Thursday, July 7, 2016
► From AP — Supporters of increasing minimum wage turn in signatures — Ariana Davis, a grocery worker from Renton who is the sponsor of I-1433, said that “this initiative is going to change the lives of every worker in Washington.” If it qualifies for the ballot and is approved by voters in November, the wage increase would be phased in starting next year, when the statewide rate would increase to $11 an hour. It would increase to $11.50 in 2018, $12 in 2019 and will hit $13.50 an hour in 2020.The measure also would provide paid sick leave to employees who don’t currently have it.
ALSO at The Stand — Over 360,000 signatures submitted for I-1433
► In today’s Spokesman-Review — Minimum wage, gun control and transgender bathroom rules among initiatives that could make ballot — This year’s parade of campaign workers ferrying boxes into the state elections office started Wednesday morning when supporters of I-1433, which would raise the minimum wage to $13.50 by 2020 and require most employers to give their workers paid sick and safe leave, turned in some 360,000 signatures. The state requires slightly less than 247,000 signatures from registered voters, so a cushion of more than 110,000 is usually more than enough to guarantee a measure a spot on the ballot.
► From KREM — I-1433 looks to raise minimum wage in Wash.
► In today’s Seattle Times — New campaign-disclosure allegations leveled at Tim Eyman — The state PDC is recommending that the state Attorney General’s Office take action on another set of campaign-disclosure allegations made against anti-tax activist Tim Eyman.
► In today’s Seattle Times — Inslee urges unity in the face of ‘fear and hatred’ in speech at Redmond mosque — To mark the end of Ramadan, Gov. Jay Inslee spoke in front of roughly 2,000 people at the Muslim Association of Puget Sound mosque in Redmond.
► In today’s Seattle Times — Seattle mayor proposes more paid leave for city employees with newborns, ill family members — The plan would: extend the city’s four-week paid parental leave to eight weeks; give city workers four weeks of paid family leave; and reorganize and provide additional training within the city’s human-resources department.
► In today’s News Tribune — Parent organization to St. Peter Hospital merges with St. Joseph Health — The new entity called Providence St. Joseph Health now has 50 hospitals in seven states, including Oregon, Washington and Alaska, and employs more than 100,000 people. A spokesman says the two organizations have “no intent to reduce jobs at all.”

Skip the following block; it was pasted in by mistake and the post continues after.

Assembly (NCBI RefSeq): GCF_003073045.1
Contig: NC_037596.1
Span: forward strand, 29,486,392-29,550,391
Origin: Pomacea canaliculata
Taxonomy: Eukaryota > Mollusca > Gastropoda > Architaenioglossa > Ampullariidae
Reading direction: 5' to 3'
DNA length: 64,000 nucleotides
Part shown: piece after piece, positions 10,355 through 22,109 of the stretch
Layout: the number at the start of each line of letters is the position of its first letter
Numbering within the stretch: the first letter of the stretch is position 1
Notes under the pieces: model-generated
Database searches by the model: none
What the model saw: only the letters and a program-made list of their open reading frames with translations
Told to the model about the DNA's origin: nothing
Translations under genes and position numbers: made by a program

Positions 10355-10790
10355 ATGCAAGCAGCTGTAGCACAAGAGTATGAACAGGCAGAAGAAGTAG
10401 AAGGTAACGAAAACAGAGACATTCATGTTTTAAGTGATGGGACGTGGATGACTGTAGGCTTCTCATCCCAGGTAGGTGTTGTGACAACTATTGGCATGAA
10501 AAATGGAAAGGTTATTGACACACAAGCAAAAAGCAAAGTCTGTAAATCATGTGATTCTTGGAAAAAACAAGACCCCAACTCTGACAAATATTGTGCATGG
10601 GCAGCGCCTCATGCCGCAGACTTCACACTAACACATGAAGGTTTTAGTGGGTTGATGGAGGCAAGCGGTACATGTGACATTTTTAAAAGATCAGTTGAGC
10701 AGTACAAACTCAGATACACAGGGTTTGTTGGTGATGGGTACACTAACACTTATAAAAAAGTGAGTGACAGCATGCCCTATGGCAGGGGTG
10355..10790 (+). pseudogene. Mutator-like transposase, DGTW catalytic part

► In today’s NY Times — Heal the VA (but first, do no harm) (editorial) — Given the egregious gap between the need for medical care and the supply of doctors and providers, there is clearly a role for qualified private health care providers to pitch in. But privatizing the V.A. — throwing wounded veterans upon the vagaries and mercies of corporations, co-pays and premiums — is no solution.
► From Bloomberg — NLRB will report federal contractors’ labor violations — When an employer is named in an unfair labor practice complaint, the NLRB will report the information to a federal database to comply with the Fair Pay and Safe Workplaces executive order President Obama signed in 2014.
► In today’s Washington Post — In Baton Rouge, yet another black man perishes in the hands of police (editorial) — AGAIN. Again, a black man has been shot to death by a white police officer or officers. Again, the incident has been recorded on a cellphone camera. Again, the available evidence — not conclusive, but persuasive — suggests the shooting was unwarranted.
► In today’s Washington Post — Minn. cop fatally shoots black man during traffic stop, aftermath broadcast on Facebook
► MUST-READ in today’s NY Times — How falling behind the Joneses fueled the rise of Trump — Trump’s white working class supporters — who provide somewhere between 58 and 62 percent of his votes, according to polls — have suffered a stunning loss of relative status over the past 40 years. Their wages have stagnated or declined; the ascendance of minorities has threatened their cultural dominance; and the growth of an increasingly large and affluent upper middle class has pushed goods and services once viewed as theirs by right beyond their reach… In effect, the increase in the resources commandeered by the overclass has pulled the rug out from under the once upwardly mobile white working class.
► A related story from Think Progress — Income inequality is at the highest level in American history — A new analysis finds that Americans in the bottom 99% of the country’s income distribution saw their take home pay rise 3.9% in 2015 over 2014’s levels, adjusted for inflation, the best increase they’ve seen in 17 years. But the top 1% of the country far outpaced them: the wealthy’s income grew by 7.7% last year, reaching a new high. And in fact, income inequality is now at the highest level the country has ever recorded in its entire history.
The Stand posts links to Washington state and national news of interest every weekday morning by 10 a.m.